Archives For preterism

Preterism is still largely unfamiliar to dispensationalists who dominate the evangelical publishing market. Yet it is making headway. And I believe it is making its presence felt due to its great strengths. Let’s consider those, then consider its weaknesses. Preterism’s strengths The leading strengths of preterism are: (1) It retains and emphasizes the relevance of […]

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Of the four interpretive schools of Revelation, one of the most neglected in our times has been preterism. It is however experiencing a strong resurgence in recent days. This seems to be due to two powerful influences: (1) Futurism has warn out the evangelical market with false predictions. (2) As Christians look at the alternatives […]

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No eschatological school is enjoys full acceptance of all the various details of a system. But what are some key distinctions within postmillennialism? One of those distinctives is almost getting more discussion than postmillennialism itself.

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Historic Differences In discussing the differences in Reformed Eschatological views, I’ve been asked to defend the postmillennial view against the more popular Amillennial view. The challenge here is to clearly define views that, over time, are slowly evolving into each other, particularly with the rise of “optimistic Amillennialism”. The similarities are as follows: 1.) All […]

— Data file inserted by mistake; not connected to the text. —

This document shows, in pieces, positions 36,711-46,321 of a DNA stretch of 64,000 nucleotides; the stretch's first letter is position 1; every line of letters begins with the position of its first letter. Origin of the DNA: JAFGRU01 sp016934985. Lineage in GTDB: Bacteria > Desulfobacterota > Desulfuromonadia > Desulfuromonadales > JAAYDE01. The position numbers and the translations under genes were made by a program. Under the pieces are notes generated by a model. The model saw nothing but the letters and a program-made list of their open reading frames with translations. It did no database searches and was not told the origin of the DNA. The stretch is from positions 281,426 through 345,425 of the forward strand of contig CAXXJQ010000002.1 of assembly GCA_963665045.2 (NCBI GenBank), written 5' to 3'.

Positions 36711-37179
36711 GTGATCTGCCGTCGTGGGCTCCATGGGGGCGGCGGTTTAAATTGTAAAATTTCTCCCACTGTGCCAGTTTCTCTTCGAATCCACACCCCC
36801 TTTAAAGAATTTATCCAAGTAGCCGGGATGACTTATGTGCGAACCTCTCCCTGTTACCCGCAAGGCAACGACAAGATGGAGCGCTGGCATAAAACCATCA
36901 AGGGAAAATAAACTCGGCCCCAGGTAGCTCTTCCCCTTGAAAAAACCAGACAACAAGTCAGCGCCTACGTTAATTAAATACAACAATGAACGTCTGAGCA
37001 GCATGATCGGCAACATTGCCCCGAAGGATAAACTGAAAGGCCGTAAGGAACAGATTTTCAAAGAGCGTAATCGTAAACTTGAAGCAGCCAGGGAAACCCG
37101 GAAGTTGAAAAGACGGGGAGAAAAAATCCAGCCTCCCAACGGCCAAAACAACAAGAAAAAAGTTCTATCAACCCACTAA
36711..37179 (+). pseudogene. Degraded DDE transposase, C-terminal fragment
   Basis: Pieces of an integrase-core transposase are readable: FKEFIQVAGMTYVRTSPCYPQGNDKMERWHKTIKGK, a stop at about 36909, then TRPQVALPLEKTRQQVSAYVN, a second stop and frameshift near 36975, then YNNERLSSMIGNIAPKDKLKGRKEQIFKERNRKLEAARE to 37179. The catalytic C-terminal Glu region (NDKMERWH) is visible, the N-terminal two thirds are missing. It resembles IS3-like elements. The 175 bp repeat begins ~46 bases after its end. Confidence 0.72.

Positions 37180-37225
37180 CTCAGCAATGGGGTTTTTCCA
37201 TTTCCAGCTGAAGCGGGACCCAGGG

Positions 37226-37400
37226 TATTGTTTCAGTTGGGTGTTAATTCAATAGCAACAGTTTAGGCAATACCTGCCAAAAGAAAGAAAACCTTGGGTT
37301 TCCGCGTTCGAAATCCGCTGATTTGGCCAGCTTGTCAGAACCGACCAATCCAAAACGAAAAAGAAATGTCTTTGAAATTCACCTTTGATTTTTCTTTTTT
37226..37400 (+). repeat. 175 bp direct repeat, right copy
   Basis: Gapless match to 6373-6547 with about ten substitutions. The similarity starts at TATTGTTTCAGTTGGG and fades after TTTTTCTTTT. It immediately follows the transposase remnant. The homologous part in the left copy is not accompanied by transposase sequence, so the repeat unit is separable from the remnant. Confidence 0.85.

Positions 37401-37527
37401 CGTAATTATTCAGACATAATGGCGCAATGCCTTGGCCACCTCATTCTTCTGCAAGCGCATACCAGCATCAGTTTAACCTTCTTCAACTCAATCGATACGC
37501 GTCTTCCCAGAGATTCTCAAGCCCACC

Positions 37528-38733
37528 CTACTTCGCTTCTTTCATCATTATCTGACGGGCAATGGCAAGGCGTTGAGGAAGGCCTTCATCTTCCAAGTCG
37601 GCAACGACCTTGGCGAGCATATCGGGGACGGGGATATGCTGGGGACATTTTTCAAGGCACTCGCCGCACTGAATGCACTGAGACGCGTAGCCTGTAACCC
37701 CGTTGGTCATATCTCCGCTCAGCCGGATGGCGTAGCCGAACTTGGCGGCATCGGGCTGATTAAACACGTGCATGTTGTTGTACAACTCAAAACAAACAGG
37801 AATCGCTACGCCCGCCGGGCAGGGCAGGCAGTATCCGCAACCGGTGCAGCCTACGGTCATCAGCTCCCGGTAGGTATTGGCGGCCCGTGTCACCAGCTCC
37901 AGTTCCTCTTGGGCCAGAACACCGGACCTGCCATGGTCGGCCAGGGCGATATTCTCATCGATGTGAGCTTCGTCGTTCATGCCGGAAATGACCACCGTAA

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I believe that Revelation was written in AD 65-66 about events in AD 70. Some complain that if that is so, how could John have expected it to be widely circulated in so short a period of time? It seems the book’s grandiose vision would be largely wasted because of the time frame involved. It […]

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Some Christians see the strength of the preterist analysis of Revelation. They recognize that it is difficult to get around Revelation’s opening and closely comments regarding the temporal nearness of its prophecies. After all, Revelation 1:1 states rather clearly: The Revelation of Jesus Christ, which  God gave Him to  show to His bond-servants,  the things […]

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(Update: Please note that this study was corrected and expanded under the title: “Acts 24:14 Revisited.” Please see that article for the fuller presentation.) Acts 24:15 is claimed by hyperpreterists as evidence that Paul expected the eschatological resurrection of the dead to occur soon (in conjunction with the destruction of the temple in AD 70. […]

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